We just posted a video about how to build a quinzhee—a snow shelter that makes a great fort in the backyard or an even better shelter to camp out in in the great Northwoods. Making the video and building the quinzhee brought back some thoughts about when I first made one, so thought I’d share here.
The first time I built a qunizhee I was on an end-of-winter trip to Yellowstone, where we skied into the backcountry for a few days and set up a basecamp. My friend John Gillies was living in Wyoming at the time, teaching at an outdoor science school near Jackson Hole, so he had the quinzhee know-how to share.
There were lots of things that stayed in my mind about the quinzhee over the years, like how easy it was to build, the small miracle of the snow re-crystalizing in a way that was strong enough to create walls high enough to make a comfortable place to hang out, the plain fun of making it. But the thing I liked most was how warm the quinzhee was to sleep in.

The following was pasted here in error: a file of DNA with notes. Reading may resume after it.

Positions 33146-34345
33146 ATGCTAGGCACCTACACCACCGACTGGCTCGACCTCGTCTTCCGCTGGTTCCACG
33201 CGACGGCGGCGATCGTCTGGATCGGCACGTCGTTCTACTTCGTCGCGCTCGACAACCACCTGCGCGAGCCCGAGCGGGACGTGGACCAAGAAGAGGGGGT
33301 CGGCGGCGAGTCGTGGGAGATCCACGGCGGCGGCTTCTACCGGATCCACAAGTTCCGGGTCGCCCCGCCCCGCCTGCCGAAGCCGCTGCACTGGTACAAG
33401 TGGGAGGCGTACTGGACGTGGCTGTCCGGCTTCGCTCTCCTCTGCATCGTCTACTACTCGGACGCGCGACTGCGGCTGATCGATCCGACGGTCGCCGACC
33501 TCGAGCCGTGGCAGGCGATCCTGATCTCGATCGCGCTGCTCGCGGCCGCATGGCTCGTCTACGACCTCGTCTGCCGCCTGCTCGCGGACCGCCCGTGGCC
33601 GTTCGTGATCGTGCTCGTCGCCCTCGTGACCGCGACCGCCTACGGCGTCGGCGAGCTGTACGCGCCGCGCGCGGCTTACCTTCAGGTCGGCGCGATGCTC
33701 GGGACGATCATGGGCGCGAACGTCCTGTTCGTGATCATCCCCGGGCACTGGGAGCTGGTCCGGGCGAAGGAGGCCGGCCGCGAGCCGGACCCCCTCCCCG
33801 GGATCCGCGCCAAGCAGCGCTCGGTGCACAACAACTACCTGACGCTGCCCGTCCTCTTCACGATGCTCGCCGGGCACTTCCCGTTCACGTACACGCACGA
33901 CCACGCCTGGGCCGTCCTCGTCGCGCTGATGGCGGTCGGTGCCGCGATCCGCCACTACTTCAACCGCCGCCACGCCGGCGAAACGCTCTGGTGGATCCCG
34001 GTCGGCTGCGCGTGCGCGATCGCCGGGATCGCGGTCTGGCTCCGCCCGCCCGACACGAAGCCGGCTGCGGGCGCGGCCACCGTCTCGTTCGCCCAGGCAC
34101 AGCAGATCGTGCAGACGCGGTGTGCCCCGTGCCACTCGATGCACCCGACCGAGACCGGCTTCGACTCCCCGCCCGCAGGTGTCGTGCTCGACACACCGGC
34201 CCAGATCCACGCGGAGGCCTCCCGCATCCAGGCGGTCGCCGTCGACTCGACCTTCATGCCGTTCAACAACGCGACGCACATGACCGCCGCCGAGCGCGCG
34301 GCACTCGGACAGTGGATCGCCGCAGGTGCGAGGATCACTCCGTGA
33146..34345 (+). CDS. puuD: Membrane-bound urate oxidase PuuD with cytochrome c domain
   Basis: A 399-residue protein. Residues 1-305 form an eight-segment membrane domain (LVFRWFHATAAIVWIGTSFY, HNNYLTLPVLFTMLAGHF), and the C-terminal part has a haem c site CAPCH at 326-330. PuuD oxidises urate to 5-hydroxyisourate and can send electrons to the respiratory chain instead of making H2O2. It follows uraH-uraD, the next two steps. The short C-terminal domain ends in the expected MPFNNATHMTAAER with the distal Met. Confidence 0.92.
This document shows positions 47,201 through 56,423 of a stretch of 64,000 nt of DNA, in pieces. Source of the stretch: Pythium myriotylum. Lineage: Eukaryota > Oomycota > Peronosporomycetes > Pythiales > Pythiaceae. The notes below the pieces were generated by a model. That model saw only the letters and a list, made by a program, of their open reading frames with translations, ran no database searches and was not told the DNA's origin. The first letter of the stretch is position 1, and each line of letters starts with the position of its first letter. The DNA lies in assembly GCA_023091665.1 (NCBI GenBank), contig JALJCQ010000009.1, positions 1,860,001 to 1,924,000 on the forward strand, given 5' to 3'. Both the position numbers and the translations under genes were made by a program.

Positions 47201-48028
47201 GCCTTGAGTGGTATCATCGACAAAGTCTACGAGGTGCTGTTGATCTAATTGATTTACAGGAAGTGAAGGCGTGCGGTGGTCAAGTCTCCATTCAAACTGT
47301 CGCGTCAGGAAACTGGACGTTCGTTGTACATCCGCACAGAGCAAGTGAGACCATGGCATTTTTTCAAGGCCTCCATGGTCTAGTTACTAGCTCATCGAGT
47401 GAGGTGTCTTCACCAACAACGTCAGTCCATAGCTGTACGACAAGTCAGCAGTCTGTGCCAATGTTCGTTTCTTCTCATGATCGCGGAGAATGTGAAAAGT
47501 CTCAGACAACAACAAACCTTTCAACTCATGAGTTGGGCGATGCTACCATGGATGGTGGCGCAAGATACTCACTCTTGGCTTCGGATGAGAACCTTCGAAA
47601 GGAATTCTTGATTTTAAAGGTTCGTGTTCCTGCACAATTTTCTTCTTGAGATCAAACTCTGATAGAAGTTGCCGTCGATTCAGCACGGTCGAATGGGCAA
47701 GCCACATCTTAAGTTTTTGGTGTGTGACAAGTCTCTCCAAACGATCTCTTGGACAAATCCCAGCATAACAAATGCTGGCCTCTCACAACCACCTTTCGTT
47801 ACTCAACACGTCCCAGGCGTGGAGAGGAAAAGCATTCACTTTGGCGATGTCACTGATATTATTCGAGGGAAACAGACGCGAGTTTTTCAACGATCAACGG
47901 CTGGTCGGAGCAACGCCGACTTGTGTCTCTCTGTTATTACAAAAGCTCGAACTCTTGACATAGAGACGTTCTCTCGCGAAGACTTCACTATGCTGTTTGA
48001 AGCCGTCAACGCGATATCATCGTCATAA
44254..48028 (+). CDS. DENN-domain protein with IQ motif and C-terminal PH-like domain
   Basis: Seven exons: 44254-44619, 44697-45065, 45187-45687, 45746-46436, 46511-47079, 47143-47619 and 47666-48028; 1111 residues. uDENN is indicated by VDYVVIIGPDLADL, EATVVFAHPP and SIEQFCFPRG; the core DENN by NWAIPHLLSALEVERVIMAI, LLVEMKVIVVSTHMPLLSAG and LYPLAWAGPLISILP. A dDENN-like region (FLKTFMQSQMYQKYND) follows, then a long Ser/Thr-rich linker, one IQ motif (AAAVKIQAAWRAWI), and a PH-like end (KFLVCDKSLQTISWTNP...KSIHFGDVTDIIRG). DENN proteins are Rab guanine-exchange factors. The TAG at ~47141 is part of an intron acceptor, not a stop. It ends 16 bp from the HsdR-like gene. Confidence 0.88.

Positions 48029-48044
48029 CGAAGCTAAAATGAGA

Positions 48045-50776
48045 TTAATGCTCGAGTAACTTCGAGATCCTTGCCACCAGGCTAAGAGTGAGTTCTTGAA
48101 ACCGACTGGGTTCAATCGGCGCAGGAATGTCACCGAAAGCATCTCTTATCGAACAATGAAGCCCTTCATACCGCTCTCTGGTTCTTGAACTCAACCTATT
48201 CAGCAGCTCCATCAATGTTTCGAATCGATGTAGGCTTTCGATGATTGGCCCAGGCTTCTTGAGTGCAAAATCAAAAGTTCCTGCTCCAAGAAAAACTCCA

The snow really holds in the heat. To a non-snow-camper, it may not sound like a great thing to say the inside air temp can get about freezing, or even a little above, but consider this. The last time I snow camped, the night time temp fell to about -15, and all we had between us and the cold was a thin nylon tarp, meaning we were pretty much surrounded by -15 air. There’s almost 50 degrees difference between -15 and 32 degrees.
Well, I don’t want to spoil the video by giving away all the great info. So check out How to Build a Quinzhee.
I know you’ll like it.
Also, thanks to videographer Jeff Morgan for doing a dynamite job behind the camera and in the editing cubicle, and likewise to Chris and Dan Mills, who did a marvelous job in front of the camera. And of course, to our dog Codi for some great stick-handling moments.
Jeff Smith is editor of Traverse, Northern Michigan’s Magazine and MyNorth.com